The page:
Matrix Sensors for Hazardous Gas Monitoring

Period of Performance: 03/30/2000 - 12/17/2001


Phase 1 SBIR

Recipient Firm

Implant Sciences Corp.
107 Audubon Road #5
Wakefield, MA 01880
Principal Investigator

Research Topics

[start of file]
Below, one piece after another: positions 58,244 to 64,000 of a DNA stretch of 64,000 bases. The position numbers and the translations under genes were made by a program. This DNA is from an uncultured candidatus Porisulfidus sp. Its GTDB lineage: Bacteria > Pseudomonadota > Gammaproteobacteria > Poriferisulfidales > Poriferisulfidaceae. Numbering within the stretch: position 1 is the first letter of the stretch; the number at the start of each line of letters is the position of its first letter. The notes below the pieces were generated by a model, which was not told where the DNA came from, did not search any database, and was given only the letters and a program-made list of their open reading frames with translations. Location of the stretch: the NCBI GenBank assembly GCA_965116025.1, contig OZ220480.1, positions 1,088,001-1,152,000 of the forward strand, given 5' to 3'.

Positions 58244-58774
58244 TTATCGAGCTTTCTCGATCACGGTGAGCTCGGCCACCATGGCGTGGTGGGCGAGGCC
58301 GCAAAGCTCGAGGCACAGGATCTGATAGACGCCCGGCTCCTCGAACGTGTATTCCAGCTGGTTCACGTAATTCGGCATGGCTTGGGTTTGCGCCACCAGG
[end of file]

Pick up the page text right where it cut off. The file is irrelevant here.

Over half a million military and civilian personnel are annually, in the course of performing their duties, exposed to toxic combustion and pyrolysis byproducts. Greatly reducing the impact of such exposures, or avoiding them altogether, is the purpose of a fast, rugged, "early warning" system Implant Sciences proposes to develop. This "sensor-on-a-chip" employs a matrix of tiny catalyzed-semiconducting-oxide elements for simultaneous, nearly instant identification and quantification of the constituent gases present in an airborne mixture. The sensor takes advantage of gas composition - and concentration - dependent surface conductivity changes in oxide films carried on submicron-thick bridges to create a very fast instrument capable of analyzing for a wide range of gases and combustion products with parts-per-billion sensitivity. Because the heart of the instrument, the sensor chip, is fabricated using high-volume microelectronics technology, both its cost and the cost of the finished instrument will be low. The project's ultimate objective is a device sufficiently compact and inexpensive to serve as a personal combustion monitor carried in a pocket or on a belt, from which location it measures toxic gas concentration, sounds an alarm if hazardous levels are exceeded, logs data, and upon interrogation transfers these data to medical personnel for analysis and interpretation. BENEFITS: The principal of catalyzed-oxide chemical sensing is readily extended beyond its potential as a personal combustion-product monitor for combatants, firefighters, miners, and oil-field workers to household and automotive applications such as inexpensive, reliable, CO, CO2, NOx, and hydrocarbon measuring instruments.